Levels of 20 ng/mL (50 nmol/L) or above are adequate for most individuals for bone and overall health. Levels of 12 ng/mL (30 nmol/L) to less than 20 ng/mL (50 nmol/L) are generally considered inadequate, whereas levels below 12 ng/mL (30 nmol/L) indicate vitamin D deficiency. Levels above 50 ng/mL (125 nmoL) may cause health problems.2
Sources of vitamin D include dietary intake, endogenous production from sun exposure, and vitamin D supplements.12 Cholecalciferol (vitamin D3) is synthesized in the skin with exposure to sunlight.12 Ergocalciferol (vitamin D2) is found in plants, fortified foods, and fatty fish. Dietary supplements can contain vitamin D2 or D3.
Adults with vitamin D deficiency should be treated with either vitamin D2 or vitamin D3, beginning with 50,000 IU weekly, or with 6,000 IU daily for 8 weeks to achieve a serum level of 25(OH)D 30 ng/mL or more. Patients who fail to achieve the therapeutic serum level after 8 weeks of treatment with good adherence should be referred to an endocrinologist for further evaluation. Once the target serum level of 25(OH)D30 ng/mL or more is achieved, maintenance treatment consists of 1,500 IU to 2,000 IU vitamin D2 or vitamin D3 daily to sustain the therapeutic level. Alternatively, 50,000 IU of vitamin D2 once every other week may be prescribed and is effective in maintaining therapeutic serum levels.13 Vitamin D2 and D3 are available over the counter in strengths up to 5,000 IU per capsule, with higher strengths available by prescription.14
Vitamin D is a fat-soluble vitamin that accumulates and is stored in fatty tissues, with less availability for distribution in the bloodstream. Obese patients require 2 to 3 times more vitamin D to correct vitamin D deficiency and to maintain therapeutic serum levels.9
Patients with malabsorption syndromes or who take certain medications that may affect vitamin D metabolism (anticonvulsants, glucocorticoids, and antiretrovirals) also require higher initial and maintenance doses. For these patients, initial treatment is 6,000 IU to 10,000 IU vitamin D2 or vitamin D3 daily for 8 weeks, with maintenance doses of 3,000 IU to 6,000 IU daily to maintain therapeutic serum levels of 25(OH)D 30 ng/mL or more.9,13
The potency of cholesterol-lowering statins may be reduced if taking high-dose vitamin D supplements because they compete with the same metabolizing enzyme. Because thiazide diuretics decrease urinary calcium excretion and vitamin D supplements increase intestinal calcium absorption, there is a risk for hypercalcemia when taken in combination.2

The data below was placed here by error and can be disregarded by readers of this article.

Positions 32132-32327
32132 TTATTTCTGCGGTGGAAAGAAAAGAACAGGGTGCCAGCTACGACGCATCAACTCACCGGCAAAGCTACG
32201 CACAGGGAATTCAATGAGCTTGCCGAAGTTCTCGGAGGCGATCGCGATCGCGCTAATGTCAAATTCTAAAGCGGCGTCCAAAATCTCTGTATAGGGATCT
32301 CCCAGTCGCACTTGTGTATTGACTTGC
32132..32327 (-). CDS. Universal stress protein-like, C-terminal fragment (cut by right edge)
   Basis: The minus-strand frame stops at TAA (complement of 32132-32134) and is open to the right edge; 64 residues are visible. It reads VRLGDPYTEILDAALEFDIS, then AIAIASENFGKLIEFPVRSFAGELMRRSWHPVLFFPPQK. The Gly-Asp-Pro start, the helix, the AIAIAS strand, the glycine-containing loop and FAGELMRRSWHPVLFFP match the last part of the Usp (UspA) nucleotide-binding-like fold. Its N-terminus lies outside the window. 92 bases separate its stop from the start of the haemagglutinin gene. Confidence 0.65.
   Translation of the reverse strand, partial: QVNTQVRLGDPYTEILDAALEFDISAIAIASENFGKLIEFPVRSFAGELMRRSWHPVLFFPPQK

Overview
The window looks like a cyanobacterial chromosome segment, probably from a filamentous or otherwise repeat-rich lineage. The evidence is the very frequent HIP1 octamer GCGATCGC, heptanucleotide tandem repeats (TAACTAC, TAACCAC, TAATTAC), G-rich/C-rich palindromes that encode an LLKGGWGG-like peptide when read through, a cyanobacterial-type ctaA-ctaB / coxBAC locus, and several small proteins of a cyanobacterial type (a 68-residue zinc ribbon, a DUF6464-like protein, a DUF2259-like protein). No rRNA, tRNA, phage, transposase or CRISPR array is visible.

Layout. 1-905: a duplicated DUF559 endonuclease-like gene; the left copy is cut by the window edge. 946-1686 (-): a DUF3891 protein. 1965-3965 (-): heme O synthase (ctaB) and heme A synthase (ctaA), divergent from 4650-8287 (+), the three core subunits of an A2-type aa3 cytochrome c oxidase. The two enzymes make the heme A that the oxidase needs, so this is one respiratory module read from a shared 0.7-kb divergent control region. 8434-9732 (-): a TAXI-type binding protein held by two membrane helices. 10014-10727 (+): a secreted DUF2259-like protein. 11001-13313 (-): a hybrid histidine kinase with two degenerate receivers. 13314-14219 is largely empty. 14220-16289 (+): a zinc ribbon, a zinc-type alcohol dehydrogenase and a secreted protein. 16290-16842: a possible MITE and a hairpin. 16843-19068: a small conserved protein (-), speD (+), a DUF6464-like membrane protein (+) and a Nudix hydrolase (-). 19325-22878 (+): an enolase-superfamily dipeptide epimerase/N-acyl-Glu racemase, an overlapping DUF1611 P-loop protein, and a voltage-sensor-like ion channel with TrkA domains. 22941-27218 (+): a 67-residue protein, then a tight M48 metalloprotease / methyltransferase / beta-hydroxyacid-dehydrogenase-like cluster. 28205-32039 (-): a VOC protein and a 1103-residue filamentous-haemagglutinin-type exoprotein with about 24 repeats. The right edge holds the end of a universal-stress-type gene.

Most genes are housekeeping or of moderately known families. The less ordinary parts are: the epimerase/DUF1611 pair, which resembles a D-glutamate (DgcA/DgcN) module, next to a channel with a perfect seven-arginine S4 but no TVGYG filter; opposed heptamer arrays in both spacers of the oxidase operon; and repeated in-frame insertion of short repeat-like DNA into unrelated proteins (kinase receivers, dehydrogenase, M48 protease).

The recommendation of the Endocrine Society is that pregnant women should take a prenatal vitamin containing 400 IU vitamin D and an additional supplement of 1,000 IU vitamin D daily.9 According to the American College of Obstetricians and Gynecologists (ACOG), evidence is insufficient to support routine supplementation with vitamin D other than the 400 IU in prenatal vitamins during pregnancy in women who are not at risk for vitamin D deficiency. ACOG recommends screening pregnant women who are at risk for vitamin D deficiency, and treating those with identified vitamin D deficiency with 1,000 IU to 2,000 IU vitamin D daily, in addition to a prenatal vitamin containing 400 IU vitamin D.10 During lactation, adequate serum vitamin D levels are necessary to ensure adequate calcium content of breast milk.10 Lactating women require at least 600 IU vitamin D daily.2,9 If the infant is not taking a vitamin D supplement of at least 400 IU daily, the lactating mother requires 4,000 IU to 6,000 IU vitamin D daily.9,13
Patient education should include information about dietary sources of vitamin D including fortified dairy products, fatty fish, and fish liver oils. Patient should be cautioned against excess or unprotected sun exposure as a source of vitamin D due to the increased risk for skin cancer. Vitamin D toxicity is rare but can occur when serum levels of vitamin D exceed 150 ng/mL and may lead to renal failure, arrhythmias, and death. Patients should be cautioned not to exceed the prescribed dose of the supplement and to keep the supplement out of reach of children. It is also important to educate patients about immediately reporting symptoms of vitamin D toxicity including nausea, weakness, confusion, anorexia, excessive thirst, frequent urination, or pain.1 As well, patients should be educated about interactions among vitamin D supplements and other medications and supplements. Finally, patients should be advised to report all current and new medications to their healthcare provider.